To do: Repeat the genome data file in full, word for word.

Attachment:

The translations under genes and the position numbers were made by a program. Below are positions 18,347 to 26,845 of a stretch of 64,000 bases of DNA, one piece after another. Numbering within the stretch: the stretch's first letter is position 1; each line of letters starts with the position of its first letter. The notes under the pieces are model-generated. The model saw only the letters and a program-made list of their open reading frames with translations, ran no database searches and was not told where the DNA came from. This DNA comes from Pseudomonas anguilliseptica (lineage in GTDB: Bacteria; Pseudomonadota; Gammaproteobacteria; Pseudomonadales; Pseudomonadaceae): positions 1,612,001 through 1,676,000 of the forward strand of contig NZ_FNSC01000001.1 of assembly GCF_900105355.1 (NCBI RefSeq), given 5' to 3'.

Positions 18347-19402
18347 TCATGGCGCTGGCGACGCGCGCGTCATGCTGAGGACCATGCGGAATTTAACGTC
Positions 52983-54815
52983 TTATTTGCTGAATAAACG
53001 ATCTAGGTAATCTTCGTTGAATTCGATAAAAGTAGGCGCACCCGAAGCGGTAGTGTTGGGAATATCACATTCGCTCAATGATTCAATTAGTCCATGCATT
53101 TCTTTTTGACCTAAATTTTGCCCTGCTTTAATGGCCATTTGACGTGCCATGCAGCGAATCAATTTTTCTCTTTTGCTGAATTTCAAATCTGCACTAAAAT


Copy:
The translations under genes and the position numbers were made by a program. Below are positions 18,347 to 26,845 of a stretch of 64,000 bases of DNA, one piece after another. Numbering within the stretch: the stretch's first letter is position 1; each line of letters starts with the position of its first letter. The notes under the pieces are model-generated. The model saw only the letters and a program-made list of their open reading frames with translations, ran no database searches and was not told where the DNA came from. This DNA comes from Pseudomonas anguilliseptica (lineage in GTDB: Bacteria; Pseudomonadota; Gammaproteobacteria; Pseudomonadales; Pseudomonadaceae): positions 1,612,001 through 1,676,000 of the forward strand of contig NZ_FNSC01000001.1 of assembly GCF_900105355.1 (NCBI RefSeq), given 5' to 3'.

Positions 18347-19402
18347 TCATGGCGCTGGCGACGCGCGCGTCATGCTGAGGACCATGCGGAATTTAACGTC
Positions 52983-54815
52983 TTATTTGCTGAATAAACG
53001 ATCTAGGTAATCTTCGTTGAATTCGATAAAAGTAGGCGCACCCGAAGCGGTAGTGTTGGGAATATCACATTCGCTCAATGATTCAATTAGTCCATGCATT
53101 TCTTTTTGACCTAAATTTTGCCCTGCTTTAATGGCCATTTGACGTGCCATGCAGCGAATCAATTTTTCTCTTTTGCTGAATTTCAAATCTGCACTAAAAT